Love Week Projects Better the Community

If you see a group of people wearing red shirts next week working on various projects around the community stop by and thank them.  Hundreds of volunteers will be improving the community through Impact Church’s Love Week.

Sharing the Love
Impact Church started Love Week in 2012 with just 15 projects focused at school locations.  The idea of Love week was inspired by Elevation Church in North Carolina.  Student Ministries Pastor Jon Bell says, “It matched our DNA.”  Executive Pastor Ryan Kresge eagerly points out that the church doesn’t serve the community for recognition.  Volunteers donate time to serve others.  Tasks needing attention at Impact’s building are not part of the work accomplished during Love Week.  The idea is love is universal and should be shared within the community.  

In the beginning projects were based at schools within the district.  Ripping out plant material and replacing it with new gardens were a common scene.  Eventually city projects were put on the list.  And within the last couple of years non-profit organizations are receiving help during Love Week.  

Representatives from Impact work with the city and schools to organize projects.  Also through networking at event such as weekly Rotary Club meetings leaders of nonprofit organizations have expressed a need for volunteer help.  In 2016 volunteers numbering 649 worked on 30 projects.  This year 33 projects are planned throughout the week.  There are 24 in the City, 4 in Lowell Township, 4 in Vergennes Township, and 1 in Alto.  Bob Rogers is coordinating the week-long event with the help of project leaders.

Painting the ramp at Alpha Family Center during 2016’s Love Week. Photo courtesy of Christa Wetzel.

Work at Alpha Family Center was a new location last year.  Volunteers took out overgrown shrubs and replaced them with a beautiful garden.  A ramp leading to the building was painted and things were cleaned inside and out.  Their sign post was painted and new sign installed.  All of this work made for an even better unveiling of the organization’s name change and additional services provided to the community.  

Some of this year’s endeavors will take place at the Kent County Youth Fairgrounds, Senior Neighbors, LowellArts, Flat River Outreach Ministries, Englehardt Library, and the Lowell Airport.  At the new LowellArts location on Main Street volunteers will work on gutting the second floor.  Yellow paint will be chipped off some curb along Main Street where parking is allowed but was not at one time.  The biggest project of the year is replacing the playground equipment at Stoney Lakeside Park.  The duration at each location is dependent upon what work is being done.  Some projects are completed within a few hours or one day.  Others take multiple days or the entire week.  

The old playground equipment will be replaced next week.

All Work for Others to Play
In fall of 2016 Bob and Amanda Rogers began working on raising funds to replace the playground equipment at Stoney Lakeside Park.  In a Facebook group the community voted for their favorite structure.  A total of $14,266 was raised and a grant was written for the remaining balance and submitted to the Lowell Area Community Fund (LACF).  In February of this year the LACF indicated they’d give $28,000 if an additional $15,000 was raised by the community.  The Rogers worked again to raise additional funding.  Between last fall and early spring a total of $58,930 was raised through 10 local businesses, 7 organizations, 26 individuals, and a grant from the LACF.  King Milling donated $3,000.  Impact contributed $5,000.  Key Heights and Valley Vista, both under the same management, each gave $1,500.  The community came together to make it all happen.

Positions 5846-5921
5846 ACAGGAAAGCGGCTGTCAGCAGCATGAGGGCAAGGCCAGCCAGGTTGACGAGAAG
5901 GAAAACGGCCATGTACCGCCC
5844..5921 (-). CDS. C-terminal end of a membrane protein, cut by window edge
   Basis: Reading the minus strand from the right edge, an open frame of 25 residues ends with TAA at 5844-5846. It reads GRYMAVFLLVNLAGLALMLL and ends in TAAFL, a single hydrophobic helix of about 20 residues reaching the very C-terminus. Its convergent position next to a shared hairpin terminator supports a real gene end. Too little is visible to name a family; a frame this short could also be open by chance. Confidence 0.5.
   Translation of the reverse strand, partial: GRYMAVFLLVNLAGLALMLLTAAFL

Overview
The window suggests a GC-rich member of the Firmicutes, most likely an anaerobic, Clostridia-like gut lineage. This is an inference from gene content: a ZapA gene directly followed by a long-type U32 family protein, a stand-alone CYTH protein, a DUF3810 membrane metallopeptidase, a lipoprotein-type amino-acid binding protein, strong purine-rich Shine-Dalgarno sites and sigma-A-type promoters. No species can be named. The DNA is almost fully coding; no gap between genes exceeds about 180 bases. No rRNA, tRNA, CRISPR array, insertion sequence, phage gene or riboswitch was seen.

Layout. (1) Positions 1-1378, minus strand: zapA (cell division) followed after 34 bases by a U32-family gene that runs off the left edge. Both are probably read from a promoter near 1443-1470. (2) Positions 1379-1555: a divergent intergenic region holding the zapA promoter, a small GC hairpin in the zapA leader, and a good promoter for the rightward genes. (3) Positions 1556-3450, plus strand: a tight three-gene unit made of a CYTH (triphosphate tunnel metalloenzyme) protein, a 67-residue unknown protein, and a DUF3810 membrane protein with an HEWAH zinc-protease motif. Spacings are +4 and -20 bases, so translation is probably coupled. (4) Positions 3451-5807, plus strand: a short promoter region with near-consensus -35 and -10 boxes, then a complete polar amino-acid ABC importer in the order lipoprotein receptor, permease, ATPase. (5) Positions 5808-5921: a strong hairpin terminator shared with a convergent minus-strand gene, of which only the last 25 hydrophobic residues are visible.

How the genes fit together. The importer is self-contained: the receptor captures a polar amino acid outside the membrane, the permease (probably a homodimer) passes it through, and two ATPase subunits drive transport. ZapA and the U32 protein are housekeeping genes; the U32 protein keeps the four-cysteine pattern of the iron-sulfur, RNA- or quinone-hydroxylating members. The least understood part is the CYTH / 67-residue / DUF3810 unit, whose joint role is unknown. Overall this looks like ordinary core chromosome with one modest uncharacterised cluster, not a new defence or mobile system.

Next week the work will continue.  The old equipment will be removed and replaced with a new structure, which is in part ADA compliant.  It would cost about $16,500 for the equipment to be installed.  But thanks to a Love Week project the new playground will be installed by volunteers.  Swiss Lane Dairy will be providing heavy equipment to help with demolition of the current structure.  Waste Masters is donating a dumpster rental and dump fee.  Twin Pines Landscaping will be bringing a skid steer with auger to help dig holes.  A representative from the vendor with which the equipment was purchased will be on site for a couple of days to guide construction.  And Lowell’s DPW Director Rich LaBombard will ensure the installation process is done correctly.  His department will be responsible for maintenance of the equipment going forward.

Volunteers work on projects at Alpha Family Center last year. Photo courtesy of Christa Wetzel.

Thank the Red Shirts
If you’re out next week and see a group of people wearing red shirts working somewhere in the community stop by and thank them.  Last year the inquisitive owner of Three Brothers Pizza wondered what some volunteers were doing.  After learning about Love Week projects he donated pizza for volunteers one day.  The spirit of Love Week can easily spread past projects around the community.

New this year First Baptist Church is partnering with Impact and will take on projects at the Middle School and High School.  The idea of love, while different for individuals, is easily spread through outreach projects and volunteers working with Impact Church.  Activities take place one week each year but the impact lasts much longer.  While they do not look for or expect recognition, hundreds of people care enough about the Lowell community to want to participate in Love Week.  

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